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I ha'e been west, I ha'e been east,

I ha'e seen dangers many a ane; But for a bauld and dauntless breast,

Lord Liddisdale will yield to nane.

An' were I called to face the foe,

An' bidden chuse my leader free; Lord Liddisdale would be the man

Should lead me on to victory.

[“O haud your tongue, my brother John!

Though I have heard you patientlie, Lord Liddisdale is dead an' gone,

An' he was slain for love o' me.

“My little true an' trusty page

Has brought the heavy news to me, That my ain lord did him engage

Where he could nouther ficht nor flee.

“Four o' the foremost men he slew,

An' four he wounded despratelie; But cruel Douglas came behind,

An' ran him through the fair bodie.]

“O wae be to the Ettrick wood!

O wae be to the banks of Ale! O wae be to the dastard croud

That murder'd handsome Liddisdale !

[“ It wasna rage for Ramsey slain

That raised the deadly feid sae hie ;] Nor perjur'd Murray's timeless death

It was for kindness shown to me.

[" When I was led through Liddisdale,

An' thirty horsemen guarding me; When that gude lord came to my aid,

Sae soon as he did set me free !]

“ The wild bird sang, and woodlands rang,

An' sweet the sun shone on the vale; Then thinkna ye my heart was wae

To part wi' gentle Liddisdale.

“But I will greet for Liddisdale,

Until my twa black een rin dry; An' I will wail for Liddisdale,

As lang as I ha'e voice to cry.

“ And for that gude lord I will sigh

Until my heart an' spirit fail ; An', when I die, O bury me

On the left side of Liddisdale."

Now haud your tongue, my sister dear,

Your grief will cause baith dule an' shame Since ye were fause, in sic a cause,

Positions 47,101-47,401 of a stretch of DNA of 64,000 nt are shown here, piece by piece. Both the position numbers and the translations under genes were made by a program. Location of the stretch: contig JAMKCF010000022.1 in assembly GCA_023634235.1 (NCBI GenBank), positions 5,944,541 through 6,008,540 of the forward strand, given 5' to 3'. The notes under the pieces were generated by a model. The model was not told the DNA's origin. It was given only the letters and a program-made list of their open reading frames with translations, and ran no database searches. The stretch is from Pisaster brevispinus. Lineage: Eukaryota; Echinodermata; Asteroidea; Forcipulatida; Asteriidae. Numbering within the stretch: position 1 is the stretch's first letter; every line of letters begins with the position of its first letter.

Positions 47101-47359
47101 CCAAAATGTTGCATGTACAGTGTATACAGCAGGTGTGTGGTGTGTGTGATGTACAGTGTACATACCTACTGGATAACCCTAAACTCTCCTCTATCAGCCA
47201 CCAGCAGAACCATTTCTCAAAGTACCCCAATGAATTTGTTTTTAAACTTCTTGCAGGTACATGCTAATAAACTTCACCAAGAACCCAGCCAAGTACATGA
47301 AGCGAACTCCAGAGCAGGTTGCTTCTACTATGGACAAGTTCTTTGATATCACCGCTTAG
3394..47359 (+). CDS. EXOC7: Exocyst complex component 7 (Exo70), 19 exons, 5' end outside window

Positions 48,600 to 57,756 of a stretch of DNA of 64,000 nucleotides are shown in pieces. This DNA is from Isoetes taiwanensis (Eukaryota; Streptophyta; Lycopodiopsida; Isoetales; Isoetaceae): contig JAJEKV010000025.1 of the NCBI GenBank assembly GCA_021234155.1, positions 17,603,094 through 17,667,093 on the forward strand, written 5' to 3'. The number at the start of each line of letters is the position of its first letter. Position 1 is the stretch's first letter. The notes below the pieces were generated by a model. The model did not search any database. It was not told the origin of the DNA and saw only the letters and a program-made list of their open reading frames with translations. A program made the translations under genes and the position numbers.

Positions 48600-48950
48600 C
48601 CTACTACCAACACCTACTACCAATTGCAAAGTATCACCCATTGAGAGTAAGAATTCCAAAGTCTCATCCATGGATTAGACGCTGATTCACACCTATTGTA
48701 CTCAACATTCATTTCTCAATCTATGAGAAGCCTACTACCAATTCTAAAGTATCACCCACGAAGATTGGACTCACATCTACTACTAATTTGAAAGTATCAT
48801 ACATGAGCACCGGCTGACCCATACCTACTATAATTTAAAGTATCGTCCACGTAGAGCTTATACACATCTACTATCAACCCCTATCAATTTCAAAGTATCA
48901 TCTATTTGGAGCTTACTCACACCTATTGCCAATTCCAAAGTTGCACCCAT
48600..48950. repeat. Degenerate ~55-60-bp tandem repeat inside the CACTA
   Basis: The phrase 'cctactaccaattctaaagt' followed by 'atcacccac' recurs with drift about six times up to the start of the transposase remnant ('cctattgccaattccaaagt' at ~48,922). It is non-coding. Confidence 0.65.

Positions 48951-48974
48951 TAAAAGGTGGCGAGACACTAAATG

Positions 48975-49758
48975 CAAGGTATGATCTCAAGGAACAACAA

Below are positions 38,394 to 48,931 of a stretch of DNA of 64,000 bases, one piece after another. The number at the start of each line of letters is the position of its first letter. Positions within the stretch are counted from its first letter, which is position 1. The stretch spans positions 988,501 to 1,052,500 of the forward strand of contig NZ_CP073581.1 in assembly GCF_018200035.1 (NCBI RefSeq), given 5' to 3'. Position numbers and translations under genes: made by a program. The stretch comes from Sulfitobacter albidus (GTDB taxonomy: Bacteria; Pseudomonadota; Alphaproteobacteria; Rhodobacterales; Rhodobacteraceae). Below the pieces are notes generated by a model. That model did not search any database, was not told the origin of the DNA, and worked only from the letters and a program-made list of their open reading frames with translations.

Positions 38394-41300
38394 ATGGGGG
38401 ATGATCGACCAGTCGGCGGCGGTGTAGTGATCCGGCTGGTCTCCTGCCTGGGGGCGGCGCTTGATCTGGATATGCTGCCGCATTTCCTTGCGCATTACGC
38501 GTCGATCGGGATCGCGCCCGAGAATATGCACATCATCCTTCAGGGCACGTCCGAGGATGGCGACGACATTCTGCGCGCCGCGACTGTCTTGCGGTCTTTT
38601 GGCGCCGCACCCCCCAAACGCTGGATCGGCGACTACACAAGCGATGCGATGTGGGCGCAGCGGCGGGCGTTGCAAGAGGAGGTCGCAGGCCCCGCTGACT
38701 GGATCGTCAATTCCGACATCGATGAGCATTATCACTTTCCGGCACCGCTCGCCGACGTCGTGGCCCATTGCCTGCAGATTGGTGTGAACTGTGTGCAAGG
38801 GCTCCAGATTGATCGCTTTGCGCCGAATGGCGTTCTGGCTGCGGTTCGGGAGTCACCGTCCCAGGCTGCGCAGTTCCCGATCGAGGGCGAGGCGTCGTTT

The Douglas' rage I canna blame.”

"Gae stem the bitter norlan' gale;

Gae bid the wild wave cease to rowe; I'll own my love for Liddisdale

Afore the king, my lord, an' you."

He drew his sword o' stained steel,

While neid-fire gleam'd frae ilka eye, Nor pity, nor remorse did feel,

Till dead she at his feet did lye.

"cruel man! what ha'e I done?

I never wrong'd my lord nor thee; I little thought my brother John

Could ha'e the heart to murder me."

Sunk was her een, her voice was gane,

Her bonny face was pale as clay, Her hands she rais'd to heaven for

Then fainted, sank, and died away.

He dight his sword upon the ground;

Wi' tentless glare his een did rowe, Till fixing on the throbbing wound

That stain'd her breast of purest snow.

He cry'd, “O lady, fause an' fair!

Now thou art dead and I undone !
I'll never taste of comfort mair,
Nor peace of mind, aneath the sun.

Owr mountains, seas, an' burnin' sand,

I'll seek the plains of Italie ;
Then kneel in Judah's distant land,

An' syne come back an' sleep wi' thee."

WILLIE WILKIN.

THE real name of this famous warlock was Johnston ;

how he came to acquire that of Wilkin I can get no information, though his name and his pranks are well known in Annandale and Nithsdale. He seems to have been an abridgment of Mr Michael Scott ; but, though his .powers were exhibited on a much more narrow scale, they were productivo of actions yet more malevolent.

The glow-worm goggled on the moss

When Wilkin rode away,
And much his aged mother fear'd,

But wist not what to say.

For near the change of every moon,

At deepest midnight tide,
He hied him to yon ancient fane

That stands by Kinnel side.

His thoughts were absent, wild his looks,

His speeches fierce and few;
But who he met, or what was done,
No mortal ever knew.

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